Title: The Fortune Cookie
Director: Billy Wilder
Writers: Billy Wilder
Music: André Previn
Cinematography: Joseph LaShelle
THE FORTUNE COOKIE is Billy Wilder’s last Black & White feature and marked the first collaboration of the comedy two-hander Jack Lemmon and Walter Matthau (ten more times would follow). The story rotates around an accident prompted insurance scam, plotted by Walter Matthau, the brother-in-law of our protagonist, a sport channel cameraman (Lemmon) who has to feign his spinal injure to ascertain a grand indemnity from the insurance company. It may reminisce of Wilder’s noir chief-d’oeuvre DOUBLE INDEMNITY (1944), but it is a self-aware comedy, plays out effectively with a scintillating performance from Mr. Mattau (which deservedly earned him an Oscar).
The picture may be eclipsed by Wilder’s other more orthodox great works as aforementioned DOUBLE INDEMNITY, THE APARTMENT (1960), SOME LIKE IT HOT (1959), WITNESS FOR PROSECUTION (1957), which are on my viewing lists only. Nevertheless itself is a well-intentioned conscience and guilt parable, the script derives from Wilder’s whimsical idea and feels cosseting its audience with an overdone happy ending, which is too saccharine and slackens the frisson which has been accumulated since the dawn of the swindle (we all know it will receive an anticlimax, the only question remains is how).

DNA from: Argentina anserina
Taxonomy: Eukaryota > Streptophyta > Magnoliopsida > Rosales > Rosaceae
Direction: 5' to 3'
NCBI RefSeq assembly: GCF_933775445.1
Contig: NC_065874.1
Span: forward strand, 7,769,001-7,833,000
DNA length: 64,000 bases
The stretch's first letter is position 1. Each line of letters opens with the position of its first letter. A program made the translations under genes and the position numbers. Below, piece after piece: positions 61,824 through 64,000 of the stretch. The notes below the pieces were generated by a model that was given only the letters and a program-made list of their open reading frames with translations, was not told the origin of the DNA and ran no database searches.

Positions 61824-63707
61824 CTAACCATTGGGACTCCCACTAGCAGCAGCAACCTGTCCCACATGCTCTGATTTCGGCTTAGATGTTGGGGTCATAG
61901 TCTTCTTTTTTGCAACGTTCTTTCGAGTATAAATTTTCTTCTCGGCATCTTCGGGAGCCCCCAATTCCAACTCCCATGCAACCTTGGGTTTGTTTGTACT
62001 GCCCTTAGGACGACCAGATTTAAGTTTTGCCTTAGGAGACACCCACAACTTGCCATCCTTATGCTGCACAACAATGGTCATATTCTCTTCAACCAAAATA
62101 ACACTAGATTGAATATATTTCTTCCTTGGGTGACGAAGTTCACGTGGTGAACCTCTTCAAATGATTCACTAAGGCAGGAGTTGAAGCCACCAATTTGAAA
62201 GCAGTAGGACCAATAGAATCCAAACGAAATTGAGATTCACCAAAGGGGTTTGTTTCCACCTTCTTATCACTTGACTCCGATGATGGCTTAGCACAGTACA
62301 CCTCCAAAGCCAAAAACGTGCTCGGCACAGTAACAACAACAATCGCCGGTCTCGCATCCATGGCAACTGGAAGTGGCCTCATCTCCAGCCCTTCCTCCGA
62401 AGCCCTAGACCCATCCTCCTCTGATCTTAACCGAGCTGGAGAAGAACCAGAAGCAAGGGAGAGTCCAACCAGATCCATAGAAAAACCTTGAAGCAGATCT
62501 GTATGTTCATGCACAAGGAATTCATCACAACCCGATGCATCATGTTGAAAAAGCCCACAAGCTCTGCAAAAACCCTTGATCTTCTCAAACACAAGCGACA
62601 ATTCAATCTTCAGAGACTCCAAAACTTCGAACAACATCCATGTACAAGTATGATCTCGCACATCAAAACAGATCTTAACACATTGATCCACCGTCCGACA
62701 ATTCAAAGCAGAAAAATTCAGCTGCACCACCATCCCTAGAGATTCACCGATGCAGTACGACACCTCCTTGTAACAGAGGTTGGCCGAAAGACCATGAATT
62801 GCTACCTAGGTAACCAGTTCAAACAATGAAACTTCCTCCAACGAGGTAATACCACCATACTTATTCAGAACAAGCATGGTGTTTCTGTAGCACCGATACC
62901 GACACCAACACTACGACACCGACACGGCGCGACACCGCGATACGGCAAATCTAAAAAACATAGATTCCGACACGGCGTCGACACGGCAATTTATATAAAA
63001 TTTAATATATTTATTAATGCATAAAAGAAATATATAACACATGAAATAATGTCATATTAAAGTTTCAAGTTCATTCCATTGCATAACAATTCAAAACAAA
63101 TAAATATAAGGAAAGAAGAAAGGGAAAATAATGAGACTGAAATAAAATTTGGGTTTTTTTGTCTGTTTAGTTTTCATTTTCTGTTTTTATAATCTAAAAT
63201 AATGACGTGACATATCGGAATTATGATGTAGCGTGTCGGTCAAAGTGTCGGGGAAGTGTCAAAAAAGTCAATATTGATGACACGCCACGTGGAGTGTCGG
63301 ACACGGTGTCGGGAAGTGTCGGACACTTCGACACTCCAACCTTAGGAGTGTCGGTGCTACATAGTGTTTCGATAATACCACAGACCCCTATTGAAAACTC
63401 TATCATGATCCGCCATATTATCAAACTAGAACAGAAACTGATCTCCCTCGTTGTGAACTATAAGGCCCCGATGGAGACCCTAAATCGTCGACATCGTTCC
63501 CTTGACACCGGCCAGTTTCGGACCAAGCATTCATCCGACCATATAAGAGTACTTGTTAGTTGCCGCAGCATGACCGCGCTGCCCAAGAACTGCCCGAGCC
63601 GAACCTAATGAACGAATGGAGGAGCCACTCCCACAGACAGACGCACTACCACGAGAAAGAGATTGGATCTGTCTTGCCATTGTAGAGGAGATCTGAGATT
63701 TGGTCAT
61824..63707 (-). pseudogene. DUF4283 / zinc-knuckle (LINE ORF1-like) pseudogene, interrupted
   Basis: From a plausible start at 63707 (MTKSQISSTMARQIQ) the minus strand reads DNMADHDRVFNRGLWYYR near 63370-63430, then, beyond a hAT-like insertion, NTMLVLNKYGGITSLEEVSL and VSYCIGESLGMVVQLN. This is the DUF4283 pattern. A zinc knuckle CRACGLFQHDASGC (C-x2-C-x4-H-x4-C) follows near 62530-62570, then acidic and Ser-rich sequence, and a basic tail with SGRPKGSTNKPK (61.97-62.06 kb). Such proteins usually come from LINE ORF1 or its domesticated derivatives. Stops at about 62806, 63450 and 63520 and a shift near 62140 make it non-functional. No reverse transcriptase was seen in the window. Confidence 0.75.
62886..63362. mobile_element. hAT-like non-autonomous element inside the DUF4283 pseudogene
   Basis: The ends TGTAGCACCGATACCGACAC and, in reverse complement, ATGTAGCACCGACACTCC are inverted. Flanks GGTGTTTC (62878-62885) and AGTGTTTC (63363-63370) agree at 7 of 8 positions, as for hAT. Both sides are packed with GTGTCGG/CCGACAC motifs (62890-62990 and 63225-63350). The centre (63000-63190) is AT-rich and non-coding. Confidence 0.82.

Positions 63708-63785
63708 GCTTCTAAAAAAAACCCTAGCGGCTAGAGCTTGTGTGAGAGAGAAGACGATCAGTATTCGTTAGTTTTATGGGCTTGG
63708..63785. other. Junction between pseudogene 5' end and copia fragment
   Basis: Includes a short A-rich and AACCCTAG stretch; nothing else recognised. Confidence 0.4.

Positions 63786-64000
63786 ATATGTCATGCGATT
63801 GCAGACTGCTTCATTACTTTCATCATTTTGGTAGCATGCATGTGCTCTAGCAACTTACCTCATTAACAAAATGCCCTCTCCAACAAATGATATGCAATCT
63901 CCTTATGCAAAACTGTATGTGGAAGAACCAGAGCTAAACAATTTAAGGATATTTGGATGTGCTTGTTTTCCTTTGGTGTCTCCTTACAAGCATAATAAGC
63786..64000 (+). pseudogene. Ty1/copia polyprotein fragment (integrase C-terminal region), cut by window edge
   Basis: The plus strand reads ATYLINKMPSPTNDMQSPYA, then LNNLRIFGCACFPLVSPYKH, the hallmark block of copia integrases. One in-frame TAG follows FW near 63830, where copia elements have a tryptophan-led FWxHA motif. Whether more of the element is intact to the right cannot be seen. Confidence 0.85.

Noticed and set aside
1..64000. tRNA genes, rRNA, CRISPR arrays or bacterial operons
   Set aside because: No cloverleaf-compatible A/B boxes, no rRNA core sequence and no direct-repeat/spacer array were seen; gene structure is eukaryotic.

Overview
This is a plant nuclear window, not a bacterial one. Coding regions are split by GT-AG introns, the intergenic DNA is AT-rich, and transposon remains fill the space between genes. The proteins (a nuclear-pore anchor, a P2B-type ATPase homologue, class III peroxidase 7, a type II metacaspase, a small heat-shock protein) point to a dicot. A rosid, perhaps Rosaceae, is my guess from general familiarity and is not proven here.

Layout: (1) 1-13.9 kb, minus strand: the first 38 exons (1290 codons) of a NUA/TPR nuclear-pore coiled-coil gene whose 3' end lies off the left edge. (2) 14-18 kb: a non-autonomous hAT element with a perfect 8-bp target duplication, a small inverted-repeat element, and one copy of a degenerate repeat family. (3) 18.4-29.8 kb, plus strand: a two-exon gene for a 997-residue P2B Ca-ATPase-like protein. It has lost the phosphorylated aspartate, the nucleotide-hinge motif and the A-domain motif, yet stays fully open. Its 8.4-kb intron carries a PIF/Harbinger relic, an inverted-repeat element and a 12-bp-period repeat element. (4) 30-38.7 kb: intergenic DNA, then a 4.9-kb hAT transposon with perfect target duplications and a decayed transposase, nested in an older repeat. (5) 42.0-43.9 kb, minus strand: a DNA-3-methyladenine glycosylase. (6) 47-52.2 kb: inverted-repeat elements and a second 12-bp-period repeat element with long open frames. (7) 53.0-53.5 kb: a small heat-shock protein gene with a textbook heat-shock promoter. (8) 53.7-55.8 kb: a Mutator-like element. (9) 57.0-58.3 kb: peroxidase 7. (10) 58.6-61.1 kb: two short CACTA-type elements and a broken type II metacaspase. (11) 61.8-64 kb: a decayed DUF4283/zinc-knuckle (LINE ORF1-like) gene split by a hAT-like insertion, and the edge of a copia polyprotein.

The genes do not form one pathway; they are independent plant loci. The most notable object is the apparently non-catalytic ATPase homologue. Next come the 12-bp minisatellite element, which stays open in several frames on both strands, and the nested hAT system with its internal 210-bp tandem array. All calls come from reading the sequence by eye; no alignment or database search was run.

Jack Lemmon is as studious as usual, painstakingly exerts great sympathetic effort from his (mostly) wheelchair-and-corset confined character, which doesn’t have any cinematic idiosyncrasy to churn out, an ordinary guy who falls victim of the manipulation of his chiseled lawyer-cum-brother-in-law and the sex-driven chimera of his money-grabbing ex-wife’s comeback. Walter Mattau excels the rest of the cast with his eloquent showboating of his professional acumen and satirizing punchlines. Judi West is also very competent in playing the double-faced ex-wife, lends her role a whiff of intricacy against the stale women-derogation assumption. Ron Rich by comparison, although serves as a game-changer player in the plot, is a green banana and wanting the charisma needed to persuade viewers to (at least) believe in his side of story. The character actor Cliff Osmond, as the private detective, launches many gags which leave some indelible impressions too.
Texturally speaking, the Black & White images emit a gloss of richness and sentimentalities, the melodic, sporadic score by Andre Previn goes smoothly with the context, not Wilder’s best, but still an appealing comedy from the Hollywood golden epoch.